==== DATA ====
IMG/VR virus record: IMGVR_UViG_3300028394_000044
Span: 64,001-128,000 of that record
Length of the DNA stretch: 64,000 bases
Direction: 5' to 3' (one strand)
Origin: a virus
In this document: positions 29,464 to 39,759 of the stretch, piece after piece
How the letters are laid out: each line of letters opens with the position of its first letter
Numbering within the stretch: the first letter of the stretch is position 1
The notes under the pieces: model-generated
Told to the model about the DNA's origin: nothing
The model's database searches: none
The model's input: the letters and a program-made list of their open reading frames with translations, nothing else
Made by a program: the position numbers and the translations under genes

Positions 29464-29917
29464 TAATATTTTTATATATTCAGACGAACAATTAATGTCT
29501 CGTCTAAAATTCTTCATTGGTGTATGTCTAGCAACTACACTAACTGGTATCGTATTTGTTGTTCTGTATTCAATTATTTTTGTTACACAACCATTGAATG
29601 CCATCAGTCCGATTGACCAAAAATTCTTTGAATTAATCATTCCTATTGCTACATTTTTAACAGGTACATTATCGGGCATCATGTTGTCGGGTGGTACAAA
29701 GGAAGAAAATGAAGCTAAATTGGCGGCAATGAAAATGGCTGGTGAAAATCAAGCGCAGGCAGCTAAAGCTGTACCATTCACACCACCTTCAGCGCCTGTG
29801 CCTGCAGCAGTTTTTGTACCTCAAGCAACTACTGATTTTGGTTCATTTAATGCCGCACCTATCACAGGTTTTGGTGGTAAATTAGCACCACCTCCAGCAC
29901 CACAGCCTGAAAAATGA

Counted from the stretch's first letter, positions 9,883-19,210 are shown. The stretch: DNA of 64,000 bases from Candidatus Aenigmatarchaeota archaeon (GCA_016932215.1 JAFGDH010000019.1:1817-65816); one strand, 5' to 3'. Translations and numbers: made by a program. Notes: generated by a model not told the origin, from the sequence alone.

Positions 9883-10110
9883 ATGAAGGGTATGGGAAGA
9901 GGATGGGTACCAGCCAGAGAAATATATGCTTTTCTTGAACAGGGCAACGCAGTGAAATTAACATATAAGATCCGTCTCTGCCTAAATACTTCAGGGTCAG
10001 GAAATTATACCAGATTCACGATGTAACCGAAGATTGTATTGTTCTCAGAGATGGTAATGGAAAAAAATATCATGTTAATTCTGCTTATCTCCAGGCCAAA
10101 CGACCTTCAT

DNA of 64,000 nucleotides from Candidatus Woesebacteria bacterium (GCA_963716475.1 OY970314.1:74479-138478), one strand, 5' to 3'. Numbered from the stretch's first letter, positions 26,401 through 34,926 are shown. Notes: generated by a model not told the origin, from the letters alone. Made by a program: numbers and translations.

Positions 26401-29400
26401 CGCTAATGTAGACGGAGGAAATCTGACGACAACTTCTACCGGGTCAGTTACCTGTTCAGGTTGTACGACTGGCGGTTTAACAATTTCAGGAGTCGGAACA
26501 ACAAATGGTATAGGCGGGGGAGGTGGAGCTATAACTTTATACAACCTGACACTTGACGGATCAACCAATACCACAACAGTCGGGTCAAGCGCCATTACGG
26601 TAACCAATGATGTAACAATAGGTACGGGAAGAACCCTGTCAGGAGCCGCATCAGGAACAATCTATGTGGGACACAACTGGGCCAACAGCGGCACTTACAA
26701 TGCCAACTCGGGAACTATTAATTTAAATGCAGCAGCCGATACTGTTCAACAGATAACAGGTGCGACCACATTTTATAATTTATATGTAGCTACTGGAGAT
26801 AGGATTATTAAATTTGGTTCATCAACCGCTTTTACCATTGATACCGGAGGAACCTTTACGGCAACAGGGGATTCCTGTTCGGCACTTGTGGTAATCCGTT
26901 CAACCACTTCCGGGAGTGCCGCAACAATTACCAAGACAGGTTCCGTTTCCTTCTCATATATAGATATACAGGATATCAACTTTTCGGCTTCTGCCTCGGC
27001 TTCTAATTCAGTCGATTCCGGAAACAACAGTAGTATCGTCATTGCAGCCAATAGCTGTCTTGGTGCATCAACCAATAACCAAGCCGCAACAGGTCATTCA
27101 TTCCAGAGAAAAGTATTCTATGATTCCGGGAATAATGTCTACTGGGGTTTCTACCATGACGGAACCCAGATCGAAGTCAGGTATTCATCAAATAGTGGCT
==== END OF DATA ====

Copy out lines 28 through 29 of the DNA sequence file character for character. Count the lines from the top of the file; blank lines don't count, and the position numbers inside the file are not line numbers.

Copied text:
Positions 26401-29400
26401 CGCTAATGTAGACGGAGGAAATCTGACGACAACTTCTACCGGGTCAGTTACCTGTTCAGGTTGTACGACTGGCGGTTTAACAATTTCAGGAGTCGGAACA